Since Fordham Law Professor John Pfaff wrote those words, in a paper published in 2011, analysts have been focusing on his argument that the nation’s historic and unprecedented prison growth since 1994 was not primarily driven, as many believed, by legislation—but rather by increased filing of felony charges by prosecutors.

He concluded that, in order to be successful, justice reform efforts would have to focus on prosecutors.

But until recently, the public had little understanding of what Pfaff also called the “the least transparent part of the criminal justice system,” particularly the enormous power wielded by prosecutors to determine who is charged, who may plead out, and who goes to prison.

Nor did many recognize the considerable influence district attorneys exerted in state public policy debates.

In an effort to pierce what Pfaff has termed the “prosecutorial black box,” the Charles Hamilton Houston Institute at Harvard Law School conducted a series of interviews with former and current prosecutors.

My colleagues and I were particularly interested in hearing about the experiences of individuals who had tried to enact reforms from the inside. To encourage optimal honesty, we assured confidentiality to everyone we spoke with.

The result was a series of revealing interviews that shed light on why many prosecutors become disillusioned with their jobs, and on the discomfort felt by African-American prosecutors, in particular, about being put in a position of, as one said, “sending other black men to prison.”

Public awareness of the prosecutors’ role is rapidly changing in districts across the country—red, blue and purple—as education campaigns waged by justice reform advocates are galvanizing voters to elect openly reform-minded district attorneys.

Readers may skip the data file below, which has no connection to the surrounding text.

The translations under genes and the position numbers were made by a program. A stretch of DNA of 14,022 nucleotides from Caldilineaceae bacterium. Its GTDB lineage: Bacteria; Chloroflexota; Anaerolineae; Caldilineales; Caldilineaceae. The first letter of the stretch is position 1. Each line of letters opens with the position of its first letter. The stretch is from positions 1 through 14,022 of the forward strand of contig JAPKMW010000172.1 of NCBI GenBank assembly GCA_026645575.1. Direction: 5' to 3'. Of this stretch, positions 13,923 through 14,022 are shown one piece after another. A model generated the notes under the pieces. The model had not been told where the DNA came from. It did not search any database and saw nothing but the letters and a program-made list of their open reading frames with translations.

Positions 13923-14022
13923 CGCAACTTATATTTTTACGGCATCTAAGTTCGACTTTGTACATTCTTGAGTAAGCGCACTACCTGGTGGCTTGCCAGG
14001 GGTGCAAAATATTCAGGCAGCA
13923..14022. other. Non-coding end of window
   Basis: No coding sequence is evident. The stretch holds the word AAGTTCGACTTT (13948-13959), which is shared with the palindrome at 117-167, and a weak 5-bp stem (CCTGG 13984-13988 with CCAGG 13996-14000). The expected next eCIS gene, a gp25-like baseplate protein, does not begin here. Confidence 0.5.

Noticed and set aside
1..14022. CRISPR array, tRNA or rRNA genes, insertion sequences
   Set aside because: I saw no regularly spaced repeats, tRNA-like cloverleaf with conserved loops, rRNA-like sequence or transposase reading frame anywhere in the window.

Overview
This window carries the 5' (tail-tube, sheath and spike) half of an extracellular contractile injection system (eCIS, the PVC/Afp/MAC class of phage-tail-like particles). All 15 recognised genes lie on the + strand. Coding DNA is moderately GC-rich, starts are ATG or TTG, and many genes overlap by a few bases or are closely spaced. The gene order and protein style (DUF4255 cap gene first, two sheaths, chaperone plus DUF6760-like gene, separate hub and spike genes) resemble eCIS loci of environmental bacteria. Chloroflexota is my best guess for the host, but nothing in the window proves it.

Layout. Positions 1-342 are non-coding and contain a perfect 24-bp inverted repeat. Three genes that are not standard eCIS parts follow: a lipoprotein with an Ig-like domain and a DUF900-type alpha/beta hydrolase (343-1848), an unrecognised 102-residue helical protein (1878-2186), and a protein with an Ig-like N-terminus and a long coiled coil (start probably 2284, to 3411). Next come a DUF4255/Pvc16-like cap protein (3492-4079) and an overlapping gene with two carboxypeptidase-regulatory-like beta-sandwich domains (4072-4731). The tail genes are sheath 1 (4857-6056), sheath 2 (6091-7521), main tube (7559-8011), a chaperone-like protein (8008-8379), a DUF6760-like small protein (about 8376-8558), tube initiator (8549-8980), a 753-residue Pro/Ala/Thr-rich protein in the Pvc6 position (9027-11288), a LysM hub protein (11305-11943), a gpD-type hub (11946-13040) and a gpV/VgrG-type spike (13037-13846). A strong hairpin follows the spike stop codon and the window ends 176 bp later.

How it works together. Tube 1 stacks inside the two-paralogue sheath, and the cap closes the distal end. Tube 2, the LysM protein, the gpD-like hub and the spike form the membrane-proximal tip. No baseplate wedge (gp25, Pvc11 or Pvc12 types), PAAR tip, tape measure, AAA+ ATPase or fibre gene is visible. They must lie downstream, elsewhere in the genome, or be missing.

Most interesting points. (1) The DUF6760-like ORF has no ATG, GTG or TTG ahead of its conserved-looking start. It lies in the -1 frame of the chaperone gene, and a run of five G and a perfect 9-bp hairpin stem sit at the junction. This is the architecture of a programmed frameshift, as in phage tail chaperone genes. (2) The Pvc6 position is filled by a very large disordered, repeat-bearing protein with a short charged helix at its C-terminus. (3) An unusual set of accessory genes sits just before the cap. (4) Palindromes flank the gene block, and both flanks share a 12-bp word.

In Houston, Mississippi, Denver, San Francisco, Chicago, Brooklyn, and most recently, in Philadelphia, these leaders are promising to make the system fairer, more equitable, and more transparent. Many have pledged to reduce the prison population, change bail practices, divert non-violent offenders, end marijuana prosecutions, and reduce racial disparities in the system.

But there’s still a long way to go.

recent survey conducted by the American Civil Liberties Union in Massachusetts found that almost 40 percent of respondents did not even know that district attorneys were elected. As a result, most DAs routinely cruised to re-election, often without an opponent.

With a growing cohort of reformers now ensconced in office, advocates are closely monitoring their actions. In particular, they are questioning whether reform can be initiated and sustained from within the very offices that have been most responsible for “mass incarceration.”

And, if reforms are possible, where are the most promising levers?

Our survey explored these and other questions. Below is a short summary of what we found.

The Career Disconnect

When discussing with prosecutors what had initially attracted them to the job, most spoke of wanting to make a difference in the community, of wanting to be “players,” of finding solutions to social problems, “solving puzzles,” helping victims of crime, and to gain trial skills.

Yet, once in office, they all told us, they were evaluated almost exclusively on a very narrow set of metrics—their trial skills, ability to quickly go to trial and to win convictions:

“You were measured by the speed with which you are moving cases and you better get a conviction,” commented one interviewee. “You charged out everything that you could possibly charge out. A good plea meant a lot of time.”